impermanence

Welcoming change, red wine in one hand and peppermint tea with almond milk in the other.

26/06/2018 (edited on 24/7/2018)

It’s almost midnight on a warm Tuesday here in London. And by warm I mean hot. Heatwave. So hot I’d rather walk for 1 1/2 by the canal to get home than spend 30 mins on public transport.

I love the heat, I thrive in this weather.

Anyways, it’s been a month since I last wrote something on here. A lot has happened.

I had a good day today, went to acting class in the morning, was going to go to the gym afterwards and be productive, instead went to the pub, had a few drinks, walked home to sober up, then fell asleep in the sun as soon as I got back for a bit and afterwards had a nice chill night in with friends.

Didn’t get quite as much done as I would’ve liked but I definitely had a good time.

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I realized earlier that I haven’t had a night by myself writing in my room like right now in forever.

I am seeking out more quiet alone time like this these days, I really need it.

I just made myself two cups of tea, an herbal one with lavender and stuff like that to help me fall asleep later (though I have to admit I’m already struggling to keep my eyes open) and one peppermint with a splash of almond milk.

Yeah, you read that right. Peppermint tea with almond milk. 

My favorite.

It might sound like strange combination and when I first heard about someone drinking it I was confused yet intrigued so I tried it and now I literally can’t have it without the almond milk.

Just thought I had to put that out there. (Try it!)

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I am at a point in my life where I know no matter what I do (or not do), everything will inevitably change. My reality and outer circumstances will be very different in a few weeks time and it’s up to me what I make of it.

Everything I am currently doing is coming to an end, I have a big performance in a few days, my courses are over for now and I have to move out of our house in a few weeks as well.

Those past weeks have made me question a lot of things here.

I have looked back on the past 6 months, what my life here has been like, how things have ended and others have evolved, the people I met, everything I got to experience…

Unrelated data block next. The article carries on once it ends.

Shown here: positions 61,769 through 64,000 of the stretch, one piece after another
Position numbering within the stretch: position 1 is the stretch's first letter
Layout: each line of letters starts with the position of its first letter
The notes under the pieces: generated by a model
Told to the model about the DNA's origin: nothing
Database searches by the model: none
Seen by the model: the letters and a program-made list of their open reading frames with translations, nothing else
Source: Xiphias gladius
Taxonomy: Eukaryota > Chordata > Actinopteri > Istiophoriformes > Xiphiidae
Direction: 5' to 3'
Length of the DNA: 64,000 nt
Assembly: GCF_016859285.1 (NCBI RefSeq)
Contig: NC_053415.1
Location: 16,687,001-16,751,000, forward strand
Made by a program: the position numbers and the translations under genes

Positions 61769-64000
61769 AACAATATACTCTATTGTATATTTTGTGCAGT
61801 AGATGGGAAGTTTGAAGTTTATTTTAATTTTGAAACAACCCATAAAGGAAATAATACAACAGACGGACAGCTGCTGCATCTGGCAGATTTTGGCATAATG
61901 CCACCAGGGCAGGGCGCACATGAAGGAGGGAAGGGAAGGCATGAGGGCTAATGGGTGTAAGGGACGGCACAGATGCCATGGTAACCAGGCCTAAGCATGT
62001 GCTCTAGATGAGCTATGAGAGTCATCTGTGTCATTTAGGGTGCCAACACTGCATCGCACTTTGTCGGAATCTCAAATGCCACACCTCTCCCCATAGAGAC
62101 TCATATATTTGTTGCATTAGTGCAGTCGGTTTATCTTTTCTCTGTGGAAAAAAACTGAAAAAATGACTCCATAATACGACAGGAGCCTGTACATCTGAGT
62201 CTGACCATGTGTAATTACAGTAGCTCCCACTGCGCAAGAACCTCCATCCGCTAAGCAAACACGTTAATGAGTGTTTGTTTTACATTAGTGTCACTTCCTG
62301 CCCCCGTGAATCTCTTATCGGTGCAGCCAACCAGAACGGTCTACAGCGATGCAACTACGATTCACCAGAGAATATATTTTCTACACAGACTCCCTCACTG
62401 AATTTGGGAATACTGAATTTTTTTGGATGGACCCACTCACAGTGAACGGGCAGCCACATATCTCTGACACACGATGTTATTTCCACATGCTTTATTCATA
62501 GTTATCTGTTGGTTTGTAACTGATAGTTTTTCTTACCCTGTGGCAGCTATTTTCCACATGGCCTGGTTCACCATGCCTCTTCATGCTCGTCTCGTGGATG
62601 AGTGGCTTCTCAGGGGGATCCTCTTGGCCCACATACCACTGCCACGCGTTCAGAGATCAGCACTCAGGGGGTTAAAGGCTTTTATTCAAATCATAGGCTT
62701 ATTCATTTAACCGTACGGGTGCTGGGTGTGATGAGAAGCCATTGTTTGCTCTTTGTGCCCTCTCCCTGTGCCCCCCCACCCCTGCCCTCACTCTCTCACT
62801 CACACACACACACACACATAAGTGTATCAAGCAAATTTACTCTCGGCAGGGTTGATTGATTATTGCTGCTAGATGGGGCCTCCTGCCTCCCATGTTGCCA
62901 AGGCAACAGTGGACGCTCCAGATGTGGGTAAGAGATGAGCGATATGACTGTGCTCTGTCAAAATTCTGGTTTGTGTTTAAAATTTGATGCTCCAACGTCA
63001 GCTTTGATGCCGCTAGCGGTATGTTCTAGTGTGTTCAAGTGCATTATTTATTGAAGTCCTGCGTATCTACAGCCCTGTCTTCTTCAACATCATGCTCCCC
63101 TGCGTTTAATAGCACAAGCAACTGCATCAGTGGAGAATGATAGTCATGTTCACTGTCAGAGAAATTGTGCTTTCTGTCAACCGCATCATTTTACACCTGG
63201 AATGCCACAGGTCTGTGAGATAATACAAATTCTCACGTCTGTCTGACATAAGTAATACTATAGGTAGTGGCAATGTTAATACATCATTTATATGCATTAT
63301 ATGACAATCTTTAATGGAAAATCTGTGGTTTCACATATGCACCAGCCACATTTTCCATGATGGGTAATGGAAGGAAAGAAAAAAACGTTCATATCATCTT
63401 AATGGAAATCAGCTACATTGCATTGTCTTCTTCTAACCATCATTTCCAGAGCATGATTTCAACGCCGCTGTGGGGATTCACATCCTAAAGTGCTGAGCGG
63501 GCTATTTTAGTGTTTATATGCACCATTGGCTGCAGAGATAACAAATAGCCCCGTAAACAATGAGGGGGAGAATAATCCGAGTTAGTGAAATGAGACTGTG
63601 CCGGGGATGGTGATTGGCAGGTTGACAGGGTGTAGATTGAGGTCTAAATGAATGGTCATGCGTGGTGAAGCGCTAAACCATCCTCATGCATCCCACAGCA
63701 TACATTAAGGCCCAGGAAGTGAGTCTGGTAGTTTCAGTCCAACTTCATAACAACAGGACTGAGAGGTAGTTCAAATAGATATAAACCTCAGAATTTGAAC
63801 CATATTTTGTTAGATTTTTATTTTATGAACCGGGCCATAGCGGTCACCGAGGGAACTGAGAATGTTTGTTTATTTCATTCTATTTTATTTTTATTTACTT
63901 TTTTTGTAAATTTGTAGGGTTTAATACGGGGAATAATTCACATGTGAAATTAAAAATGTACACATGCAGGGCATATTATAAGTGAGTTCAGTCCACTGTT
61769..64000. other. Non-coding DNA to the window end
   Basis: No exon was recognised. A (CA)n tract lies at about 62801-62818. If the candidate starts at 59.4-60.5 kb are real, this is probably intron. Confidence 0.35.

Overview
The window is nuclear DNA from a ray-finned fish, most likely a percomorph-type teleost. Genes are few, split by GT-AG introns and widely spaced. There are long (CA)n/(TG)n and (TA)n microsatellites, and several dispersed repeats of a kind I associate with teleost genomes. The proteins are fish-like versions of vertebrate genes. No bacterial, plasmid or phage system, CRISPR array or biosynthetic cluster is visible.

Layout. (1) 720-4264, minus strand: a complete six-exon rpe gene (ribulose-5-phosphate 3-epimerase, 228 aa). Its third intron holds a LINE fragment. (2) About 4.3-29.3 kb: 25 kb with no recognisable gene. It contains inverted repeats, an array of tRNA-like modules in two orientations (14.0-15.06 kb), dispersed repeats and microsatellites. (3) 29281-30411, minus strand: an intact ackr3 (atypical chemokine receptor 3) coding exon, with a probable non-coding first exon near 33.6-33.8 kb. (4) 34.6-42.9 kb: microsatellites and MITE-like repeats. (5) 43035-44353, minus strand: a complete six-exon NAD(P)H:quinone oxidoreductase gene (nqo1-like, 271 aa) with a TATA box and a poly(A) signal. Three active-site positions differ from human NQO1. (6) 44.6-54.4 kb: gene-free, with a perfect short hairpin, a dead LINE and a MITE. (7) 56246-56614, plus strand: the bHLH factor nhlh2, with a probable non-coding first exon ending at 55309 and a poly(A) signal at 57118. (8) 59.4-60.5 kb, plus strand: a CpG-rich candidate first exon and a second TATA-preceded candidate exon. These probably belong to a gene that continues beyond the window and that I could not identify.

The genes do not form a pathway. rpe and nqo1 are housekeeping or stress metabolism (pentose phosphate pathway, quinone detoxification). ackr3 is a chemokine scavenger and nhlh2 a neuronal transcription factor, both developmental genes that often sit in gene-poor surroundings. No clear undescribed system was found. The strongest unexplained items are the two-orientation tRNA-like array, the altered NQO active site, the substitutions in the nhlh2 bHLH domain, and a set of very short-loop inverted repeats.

A few days into all this thinking I slowly started to analyze, over think and question my whole existence pretty much.

(I mean, what IS the meaning of life?!)

I realized that the only constant in my life, the only person that will always be there for me no matter what is…me.

People come and go, nothing lasts forever, life is an accumulation of goodbyes.

Sounds quite dark, doesn’t it?

Let’s put it a bit more nicely:

Impermanence. 

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A word I learnt a lot about while on the Buddhist Meditation Retreat I won’t shut up about because it changed my life.

I practice non-attachment as much as possible because actually, it is true that nothing lasts forever and if you change your perspective this can be a very liberating belief and doesn’t have to be all sad and sentimental.

 

It becomes easier to let things and people go. 

 

“Just let it pass through you!” a friend said to me earlier when I started telling her about my fear and anxiety of starting over and being momentarily alone.

If I learnt one thing while traveling for 15 months it was to not make goodbyes so freaking hard and dramatic and that there is literally no point in trying to hold onto every good experience or person you encounter in life.

Appreciate the good you have/had, thank whatever or whoever you believe in that these people or experiences were part of your life for a period of time and let them go with ease knowing that more people and experiences are just around the corner.

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Shot by Anthony Gurr (Holland Park, London)

I remember when I was a teenager and went to parties and my Mum picked me up before midnight I always used to tell her how much fun I was having and how I just really wanted to stay longer because I was having the best time and one thing she always used to say to me (and it still makes me roll my eyes) was:

“Man soll dann nachhause gehen, wenn es gerade am schönsten ist.”

Which, for the non-german speakers reading this means something along the lines of “You should go home at the point when you’re having the best time.”

Because you get to keep the best memories that way.

And this doesn’t just apply to parties. 

Most things come to an end when you’re not ready to let them go yet.

But clinging onto them won’t make them last longer.

Some people walk out of your life when you’re not ready to let them go.

But holding on to them won’t make them stay.

Learning to let go is so crucial for our mental health.

Take it from the girl who chose to be heartbroken for days on end whenever I had to say goodbye to someone I met traveling.

Or after I graduated.

Or after a big performance or event.

I was always just so sad it was over that I gave myself no time to be grateful it happened.

Now, I try my very best to drive out any sadness or negative emotions with gratitude for the good things I was lucky enough to experience and the nice times I shared with someone.

I know it’s hard, but believe me, it gets easier.

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Good luck,

Eva x

 

 

 

 

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